Extreme intervention (Pt 2)
Following on from last week’s Global Insight, more on the DoE proposal for supporting baseload power by allowing cost recovery for plants that meet the proposal i.e. coal and nuclear. The announcement has continues to gather criticism from most in the industry and from regulators who see it a mechanism that could potentially destroy the wholesale market in the US. Some members of congress have also raised concerns that the ruling would drive up power prices by picking winners and losers.
Rick Perry, the Secretary for Energy, replied to those criticism last week, dismissing concerns over the rule’s impact on the market, saying there was no ‘free market’ in the energy industry. He went to say that he is hoping for a conversation on energy resilience and the role of coal and nuclear within that, both of which he suggests play an important role. He also said that the proposed rule to FERC is ‘not a directive’, given this and the fact that some members of FERC have openly criticised the proposal, it is not yet clear how this will play out in the coming weeks and months.
Another step backwards
Whilst the baseload ruling rumbles on, the Trump administration also moved last week to rescind the Clean Power Plan (CPP) developed under Obama to control power sector carbon emissions.
When the plan was developed the argument put forward was that the cost to utilities would be outweighed by the benefits (cleaner air, greater energy efficiency and less severe climate change). The Environmental Protection Agency (EPA) is reportedly set to reverse those conclusions by arguing that the costs will far outweigh the benefits. To do that, it’s the EPA will drastically change the cost-benefit analysis it uses for health and climate change. Furthermore, they have been told to only account for climate impacts inside of US boarders, rather than consider global impacts.
The EPA will use its new cost calculations as legal justification for challenging the CCP, although it is reported that they will ask industry for comments, rather than just replace the rule outright. Another one to watch.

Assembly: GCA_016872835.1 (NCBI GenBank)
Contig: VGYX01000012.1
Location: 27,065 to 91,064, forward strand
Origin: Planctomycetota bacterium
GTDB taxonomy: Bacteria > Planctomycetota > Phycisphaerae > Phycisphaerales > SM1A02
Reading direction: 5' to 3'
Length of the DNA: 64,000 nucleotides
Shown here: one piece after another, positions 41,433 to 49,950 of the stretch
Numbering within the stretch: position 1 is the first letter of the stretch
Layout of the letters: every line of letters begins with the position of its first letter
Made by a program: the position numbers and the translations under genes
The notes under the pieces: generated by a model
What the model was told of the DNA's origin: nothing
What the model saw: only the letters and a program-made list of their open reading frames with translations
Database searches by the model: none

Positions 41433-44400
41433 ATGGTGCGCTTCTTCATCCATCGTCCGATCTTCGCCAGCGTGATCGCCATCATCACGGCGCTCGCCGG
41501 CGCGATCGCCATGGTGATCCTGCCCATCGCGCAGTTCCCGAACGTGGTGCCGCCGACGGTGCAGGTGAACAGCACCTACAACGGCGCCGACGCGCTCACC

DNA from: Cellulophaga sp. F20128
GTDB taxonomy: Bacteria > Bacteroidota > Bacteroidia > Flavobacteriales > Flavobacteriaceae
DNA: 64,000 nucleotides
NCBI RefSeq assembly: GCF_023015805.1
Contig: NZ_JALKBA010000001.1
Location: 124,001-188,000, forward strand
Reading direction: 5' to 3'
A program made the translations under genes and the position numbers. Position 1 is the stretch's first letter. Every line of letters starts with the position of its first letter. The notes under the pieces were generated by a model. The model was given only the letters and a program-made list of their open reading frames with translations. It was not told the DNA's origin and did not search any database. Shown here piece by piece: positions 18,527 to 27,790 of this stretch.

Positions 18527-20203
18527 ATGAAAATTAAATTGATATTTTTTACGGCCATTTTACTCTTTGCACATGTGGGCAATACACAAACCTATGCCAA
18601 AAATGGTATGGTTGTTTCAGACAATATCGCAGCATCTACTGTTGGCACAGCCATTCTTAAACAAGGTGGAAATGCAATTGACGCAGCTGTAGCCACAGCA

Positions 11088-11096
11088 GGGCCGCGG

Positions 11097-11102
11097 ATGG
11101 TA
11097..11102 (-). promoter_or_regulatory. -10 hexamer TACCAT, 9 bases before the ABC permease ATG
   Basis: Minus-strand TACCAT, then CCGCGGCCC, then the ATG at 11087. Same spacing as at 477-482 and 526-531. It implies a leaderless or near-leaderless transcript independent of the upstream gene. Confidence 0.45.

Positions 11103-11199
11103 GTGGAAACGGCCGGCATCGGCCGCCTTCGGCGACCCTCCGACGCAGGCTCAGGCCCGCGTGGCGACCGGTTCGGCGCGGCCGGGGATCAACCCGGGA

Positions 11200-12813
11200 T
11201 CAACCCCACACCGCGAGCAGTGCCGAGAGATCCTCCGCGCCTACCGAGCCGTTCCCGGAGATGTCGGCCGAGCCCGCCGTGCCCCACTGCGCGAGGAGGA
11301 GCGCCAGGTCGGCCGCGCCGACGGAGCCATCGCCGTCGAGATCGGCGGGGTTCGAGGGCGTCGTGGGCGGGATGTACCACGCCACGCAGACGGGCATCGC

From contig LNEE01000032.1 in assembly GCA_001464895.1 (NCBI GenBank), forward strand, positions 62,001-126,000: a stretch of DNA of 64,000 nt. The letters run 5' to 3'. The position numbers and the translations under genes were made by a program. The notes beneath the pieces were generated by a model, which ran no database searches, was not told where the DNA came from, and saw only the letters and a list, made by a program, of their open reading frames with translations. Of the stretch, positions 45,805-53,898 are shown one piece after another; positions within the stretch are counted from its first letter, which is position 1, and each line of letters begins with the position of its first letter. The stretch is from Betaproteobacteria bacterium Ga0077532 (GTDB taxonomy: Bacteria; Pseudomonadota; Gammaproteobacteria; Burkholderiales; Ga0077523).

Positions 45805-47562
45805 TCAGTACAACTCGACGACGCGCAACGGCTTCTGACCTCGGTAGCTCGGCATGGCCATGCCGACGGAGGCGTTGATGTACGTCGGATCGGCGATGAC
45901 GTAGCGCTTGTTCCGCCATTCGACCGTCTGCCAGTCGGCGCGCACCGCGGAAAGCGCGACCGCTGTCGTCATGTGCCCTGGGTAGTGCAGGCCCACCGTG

IEA revise their renewable forecasts upwards
The International Energy Agency’s annual short-term review of renewable energy gives further evidence of the importance of renewable energy to the energy sector. The report notes that net additions of renewables to the grid in 2016 were 165 GW, a 5% increase from 2015. The main driver of this was solar PV with a 50% increase in installation – with 74GW (of which 34 GW was in China). While in their forecast the IEA anticipate that renewable deployment will increase by 43% in the next five years, adding an additional 922 GW to the global grid, of which 438 GW will be from solar PV and 321 GW from wind. China is the world’s leading producer and deployer of renewables with 39% of the global market, followed by India, which is now expected to surpass the European Union. In terms of electricity, production from renewables is expected to increase by 36% and provided 29% of global power by 2022, a 5% increase form 2016, this is double to combined growth of coal and gas. IEA have upped their 2015 forecasts by 12%.
EU-India summit promotes EIB lending for renewables
The Communique from the 14th EU-India Summit highlighted the strong engagement of the European Investment Bank in the field of renewable energy in India. In 2017, the EIB has agreed to, or is in the process of considering, 6 separate renewable energy and efficiency projects in India, including for three solar projects and for framework loan agreements to finance small and medium sized projects, with a total financial commitment from the EIB of more than €720 million. The summit also announced a new partnership between the European Investment Bank and the International Solar Alliance to mobilise finance for solar. The EU and India parties also released a specific declaration on energy and climate, which noted that ‘the clean energy transition as an imperative for the future development of our societies’.